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A lesson inspired by the NNWP's
Six by Six
Print Guide: Traits Writing for Little Writers

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About this lesson's author:

Shannon Allan is a first grade teacher at Alyce Taylor Elementary. She is currently working with a team teacher and enjoys sharing writing ideas with her partner. Shannon loves to incorporate art with her writing lessons.

This Lesson:
Rain Drop
Shape Poem

Focus Trait:
Word Choice

Lesson's Mentor Text:

Rain Drop, Plop!
by Wendy Cheyette Lewison

Thirty-six trait-based lessons for
primary writers can be found in:

The lesson on this page was inspired by the Northern Nevada Writing Project's Six by Six Guide. Click here to see how to order your own copy, which contains thirty-six trait lessons like the one found on this page.

Big Ideas behind this Lesson:

Trait Focus: Word Choice –The concept focus is Word Choice using common shapes and ideas as a way to help us develop vocabulary surrounding a curricular topic.

Standards Addressed:

  • With assistance, write sentences that address a single topic.
  • Use nouns, verbs, and adjectives in writing.
  • With assistance identify content specific vocabulary in text.

Connecting to a Mentor Text:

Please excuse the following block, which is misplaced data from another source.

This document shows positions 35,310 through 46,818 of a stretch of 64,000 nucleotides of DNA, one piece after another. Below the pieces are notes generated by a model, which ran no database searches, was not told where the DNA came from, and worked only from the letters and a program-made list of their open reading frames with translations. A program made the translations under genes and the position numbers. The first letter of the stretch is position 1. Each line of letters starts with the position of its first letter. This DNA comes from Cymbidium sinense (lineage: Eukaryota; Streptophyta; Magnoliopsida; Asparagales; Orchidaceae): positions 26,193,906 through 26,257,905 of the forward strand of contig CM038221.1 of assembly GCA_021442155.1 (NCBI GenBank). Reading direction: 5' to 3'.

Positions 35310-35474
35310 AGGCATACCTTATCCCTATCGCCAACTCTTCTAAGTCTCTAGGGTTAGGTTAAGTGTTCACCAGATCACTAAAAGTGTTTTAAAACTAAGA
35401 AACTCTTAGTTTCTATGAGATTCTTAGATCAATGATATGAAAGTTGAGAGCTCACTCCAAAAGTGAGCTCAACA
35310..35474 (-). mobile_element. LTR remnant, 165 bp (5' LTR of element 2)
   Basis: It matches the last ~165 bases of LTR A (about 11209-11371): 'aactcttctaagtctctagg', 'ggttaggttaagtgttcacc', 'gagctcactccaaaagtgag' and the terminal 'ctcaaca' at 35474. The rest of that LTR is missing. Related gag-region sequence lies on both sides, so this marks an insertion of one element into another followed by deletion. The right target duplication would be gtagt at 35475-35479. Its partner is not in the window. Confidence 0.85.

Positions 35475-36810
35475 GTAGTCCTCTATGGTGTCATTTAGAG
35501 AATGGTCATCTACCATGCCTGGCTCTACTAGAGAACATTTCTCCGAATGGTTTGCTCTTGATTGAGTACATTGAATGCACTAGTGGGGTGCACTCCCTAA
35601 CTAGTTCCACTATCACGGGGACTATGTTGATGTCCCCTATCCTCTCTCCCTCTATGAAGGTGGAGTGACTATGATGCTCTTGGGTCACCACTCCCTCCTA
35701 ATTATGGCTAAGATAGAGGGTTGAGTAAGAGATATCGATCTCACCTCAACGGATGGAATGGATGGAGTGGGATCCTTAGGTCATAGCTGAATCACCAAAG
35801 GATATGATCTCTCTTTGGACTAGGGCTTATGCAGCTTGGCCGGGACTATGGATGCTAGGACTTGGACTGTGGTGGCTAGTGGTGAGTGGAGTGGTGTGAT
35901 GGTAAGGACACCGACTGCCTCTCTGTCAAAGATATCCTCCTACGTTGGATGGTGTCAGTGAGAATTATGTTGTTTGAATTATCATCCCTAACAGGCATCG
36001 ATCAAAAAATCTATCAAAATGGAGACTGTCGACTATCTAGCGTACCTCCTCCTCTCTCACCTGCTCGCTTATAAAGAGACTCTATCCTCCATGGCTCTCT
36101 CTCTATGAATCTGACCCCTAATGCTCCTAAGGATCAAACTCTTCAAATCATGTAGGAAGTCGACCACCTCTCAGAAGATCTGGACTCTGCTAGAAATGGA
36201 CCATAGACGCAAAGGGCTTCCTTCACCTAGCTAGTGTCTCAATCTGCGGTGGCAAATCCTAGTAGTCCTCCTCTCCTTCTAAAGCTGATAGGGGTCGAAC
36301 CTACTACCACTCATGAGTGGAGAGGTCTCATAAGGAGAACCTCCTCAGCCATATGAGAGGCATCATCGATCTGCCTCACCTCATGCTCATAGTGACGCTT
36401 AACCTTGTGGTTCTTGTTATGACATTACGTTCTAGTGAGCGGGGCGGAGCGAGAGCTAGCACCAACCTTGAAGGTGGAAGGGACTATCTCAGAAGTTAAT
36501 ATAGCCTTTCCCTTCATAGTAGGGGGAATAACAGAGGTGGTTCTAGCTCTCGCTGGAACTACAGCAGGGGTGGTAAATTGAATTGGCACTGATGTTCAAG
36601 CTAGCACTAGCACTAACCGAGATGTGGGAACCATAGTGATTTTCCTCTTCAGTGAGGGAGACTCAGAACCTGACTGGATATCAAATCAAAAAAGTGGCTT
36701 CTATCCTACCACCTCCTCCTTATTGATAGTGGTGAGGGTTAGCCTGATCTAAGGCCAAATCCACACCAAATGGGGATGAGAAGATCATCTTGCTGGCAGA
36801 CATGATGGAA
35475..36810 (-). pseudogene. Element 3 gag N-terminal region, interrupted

: Rain Drop, Plop! by Wendy Cheyette Lewison

Talking: Day 1. After we read aloud the mentor text, we brainstormed as a class different words that can describe rain. I recorded the words onto a large sheet of chart paper. As we collected adjectives for rain, I asked the students to think about the way rain feels, smells, tastes, sounds and looks like to help them think of as many adjectives as they could.


Day 2. We reread the mentor text and also revisited our brainstorm of rain adjectives. At this point the students came up with a few more adjectives to add. I posted the chart paper in a place where everyone could see it. Using a template cut into the shape of a large raindrop taped to the middle of a white piece of construction paper, the students used a blue colored pencil to write the word ‘rain’ at the top of their raindrop on the white paper. They then were able to choose any adjectives from the list we generated and continue to write them around the raindrop template. They were reminded to put a space between each new adjective they added. When they had gone all the way around the outside of the raindrop and ended up at the word ‘rain’ again, they were done. Next, they took off the raindrop template and were left with a poem in the shape of a raindrop on their paper…a shape poem.

Day 3. The students cut around the outside of their raindrop poem and glued it to the middle of a blue piece of construction paper. The students read their poems to the class.

Tools Needed:

Raindrop shaped template on tag board for each student, blue colored pencil for each student, one piece of blue construction paper for each student, glue, and scissors


We read these poems to each other as a class and then posted them in the hallway during our weather unit. We also shared them with other classes.

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